Let’s use an example. Let’s say that you are going to paint a house and you are comparing two paint brands. One paint brand contains lead and the other doesn’t. Both will cover the walls about the same, right? But the paint brand that doesn’t contain the lead should be considered far superior to the one with lead – because it won’t poison your children, right?
Derris scandens relieves osteoarthritis pain
These are not the only clinical studies showing how well this herb can reduce pain. A 2011 study from Thailand’s Mahidol University college of medicine studied 107 patients with primary osteoarthritis of the knee.
For four weeks, half of the patients received 500 milligrams per day of the NSAID naproxen. The other half received 600 milligrams of D. scandens per day.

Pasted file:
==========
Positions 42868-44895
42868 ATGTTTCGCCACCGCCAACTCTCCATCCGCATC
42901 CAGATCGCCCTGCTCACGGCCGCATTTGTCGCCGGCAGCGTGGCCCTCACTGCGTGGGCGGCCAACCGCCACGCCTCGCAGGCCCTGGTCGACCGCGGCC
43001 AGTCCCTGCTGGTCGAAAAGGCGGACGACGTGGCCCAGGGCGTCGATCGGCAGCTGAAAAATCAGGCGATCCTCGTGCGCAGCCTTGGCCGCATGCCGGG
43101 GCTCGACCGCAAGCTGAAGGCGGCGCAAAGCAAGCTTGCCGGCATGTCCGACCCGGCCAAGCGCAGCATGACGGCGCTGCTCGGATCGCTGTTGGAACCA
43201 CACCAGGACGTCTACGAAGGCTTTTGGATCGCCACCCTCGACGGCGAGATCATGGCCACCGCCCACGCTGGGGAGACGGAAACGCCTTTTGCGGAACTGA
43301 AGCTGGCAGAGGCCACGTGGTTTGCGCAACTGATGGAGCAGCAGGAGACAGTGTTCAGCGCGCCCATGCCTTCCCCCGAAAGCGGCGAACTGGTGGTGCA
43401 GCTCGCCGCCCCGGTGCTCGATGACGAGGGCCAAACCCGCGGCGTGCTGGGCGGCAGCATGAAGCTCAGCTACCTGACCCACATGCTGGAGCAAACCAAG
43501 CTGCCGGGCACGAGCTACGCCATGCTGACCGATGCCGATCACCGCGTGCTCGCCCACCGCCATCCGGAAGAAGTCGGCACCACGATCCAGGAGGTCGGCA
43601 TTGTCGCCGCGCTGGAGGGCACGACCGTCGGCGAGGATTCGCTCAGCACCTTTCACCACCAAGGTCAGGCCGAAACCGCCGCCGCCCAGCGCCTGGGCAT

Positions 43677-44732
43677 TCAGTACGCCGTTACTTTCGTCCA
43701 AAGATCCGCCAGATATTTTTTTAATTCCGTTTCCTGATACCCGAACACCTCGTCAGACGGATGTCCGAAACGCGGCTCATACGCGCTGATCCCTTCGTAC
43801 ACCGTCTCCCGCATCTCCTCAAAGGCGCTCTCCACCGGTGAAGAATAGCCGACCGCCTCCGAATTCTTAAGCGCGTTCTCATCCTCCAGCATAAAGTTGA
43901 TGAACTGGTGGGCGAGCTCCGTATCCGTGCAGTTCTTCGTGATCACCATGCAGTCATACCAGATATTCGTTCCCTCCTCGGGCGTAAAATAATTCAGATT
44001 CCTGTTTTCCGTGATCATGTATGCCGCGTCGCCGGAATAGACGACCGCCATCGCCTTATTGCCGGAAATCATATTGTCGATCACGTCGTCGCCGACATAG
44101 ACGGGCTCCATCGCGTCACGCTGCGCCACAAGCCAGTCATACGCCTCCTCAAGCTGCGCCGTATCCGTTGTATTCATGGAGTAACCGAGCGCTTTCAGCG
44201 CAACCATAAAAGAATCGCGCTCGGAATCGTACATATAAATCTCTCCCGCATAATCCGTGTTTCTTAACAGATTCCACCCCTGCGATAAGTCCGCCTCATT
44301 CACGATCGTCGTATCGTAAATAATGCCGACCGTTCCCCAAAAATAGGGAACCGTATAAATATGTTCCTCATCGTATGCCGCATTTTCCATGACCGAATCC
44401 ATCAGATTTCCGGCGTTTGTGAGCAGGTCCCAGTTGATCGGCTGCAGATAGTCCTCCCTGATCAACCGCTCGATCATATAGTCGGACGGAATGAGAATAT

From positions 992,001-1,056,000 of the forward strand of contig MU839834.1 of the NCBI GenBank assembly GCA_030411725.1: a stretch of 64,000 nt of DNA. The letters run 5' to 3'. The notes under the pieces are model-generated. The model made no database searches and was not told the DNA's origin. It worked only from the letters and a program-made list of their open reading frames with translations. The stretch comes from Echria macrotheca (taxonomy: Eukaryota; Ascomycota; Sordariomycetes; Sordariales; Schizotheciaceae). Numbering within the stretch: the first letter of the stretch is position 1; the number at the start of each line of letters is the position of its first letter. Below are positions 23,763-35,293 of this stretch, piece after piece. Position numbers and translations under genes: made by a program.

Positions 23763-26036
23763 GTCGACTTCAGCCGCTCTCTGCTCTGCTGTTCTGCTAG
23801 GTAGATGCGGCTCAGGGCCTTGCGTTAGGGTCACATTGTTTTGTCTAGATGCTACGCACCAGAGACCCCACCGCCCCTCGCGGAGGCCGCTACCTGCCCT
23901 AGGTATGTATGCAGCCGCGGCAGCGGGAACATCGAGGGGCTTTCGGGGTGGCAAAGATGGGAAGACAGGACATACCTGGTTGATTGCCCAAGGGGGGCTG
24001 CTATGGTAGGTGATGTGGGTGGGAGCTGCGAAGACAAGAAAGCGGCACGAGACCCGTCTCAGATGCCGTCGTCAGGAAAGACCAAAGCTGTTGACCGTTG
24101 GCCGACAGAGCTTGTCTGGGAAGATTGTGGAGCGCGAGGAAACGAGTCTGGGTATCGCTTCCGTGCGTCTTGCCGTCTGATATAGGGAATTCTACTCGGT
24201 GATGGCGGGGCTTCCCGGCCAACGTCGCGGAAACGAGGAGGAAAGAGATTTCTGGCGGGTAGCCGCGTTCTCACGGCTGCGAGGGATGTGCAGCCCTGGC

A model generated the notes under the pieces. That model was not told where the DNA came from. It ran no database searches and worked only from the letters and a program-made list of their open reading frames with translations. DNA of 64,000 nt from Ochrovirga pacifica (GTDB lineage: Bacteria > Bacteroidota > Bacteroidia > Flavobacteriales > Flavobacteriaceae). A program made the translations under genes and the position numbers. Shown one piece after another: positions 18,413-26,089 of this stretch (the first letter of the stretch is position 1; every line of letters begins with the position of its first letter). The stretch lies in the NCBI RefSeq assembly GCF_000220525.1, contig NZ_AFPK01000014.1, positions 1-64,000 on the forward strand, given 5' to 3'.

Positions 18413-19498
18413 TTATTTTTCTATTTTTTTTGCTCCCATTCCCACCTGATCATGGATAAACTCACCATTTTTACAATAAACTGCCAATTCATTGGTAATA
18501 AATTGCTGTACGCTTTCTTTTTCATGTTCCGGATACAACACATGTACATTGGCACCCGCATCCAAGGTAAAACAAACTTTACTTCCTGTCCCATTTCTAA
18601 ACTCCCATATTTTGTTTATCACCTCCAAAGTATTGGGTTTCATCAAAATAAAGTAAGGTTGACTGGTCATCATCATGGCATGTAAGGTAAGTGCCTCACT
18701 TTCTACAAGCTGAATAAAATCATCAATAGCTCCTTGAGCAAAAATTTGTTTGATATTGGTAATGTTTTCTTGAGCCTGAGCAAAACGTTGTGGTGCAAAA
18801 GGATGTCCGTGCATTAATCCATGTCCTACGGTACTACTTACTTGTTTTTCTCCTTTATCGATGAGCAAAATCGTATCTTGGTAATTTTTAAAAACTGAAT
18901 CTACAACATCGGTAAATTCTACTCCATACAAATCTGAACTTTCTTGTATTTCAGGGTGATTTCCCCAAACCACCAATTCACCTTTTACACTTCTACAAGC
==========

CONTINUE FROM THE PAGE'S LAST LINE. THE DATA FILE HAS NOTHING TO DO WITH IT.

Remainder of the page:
The researchers used the Western Ontario McMaster Osteoarthritis Index (WOMAC) to gauge pain and function. They also tested each patient with six minute walking scores.
The researchers found that pain was reduced among both of the two groups. The WOMAC scores were almost equal and joint function was practically identical between the two groups.
However, the naproxen group experienced significantly more adverse side effects. The most reported side effect among the naproxen group was gastrointestinal irritation and dyspepsia – heartburn.
The researchers concluded:
“Derris scandens Benth extracts were efficacious and safe for the treatment of knee osteoarthritis.”
What is Derris scandens?
Derris scandens Benth is also called Jewel Vine in European herbalism and Gonj in Ayurveda. It has also been called Malay Jewelvine and Hog Creeper. The medicinal herb Derris scandens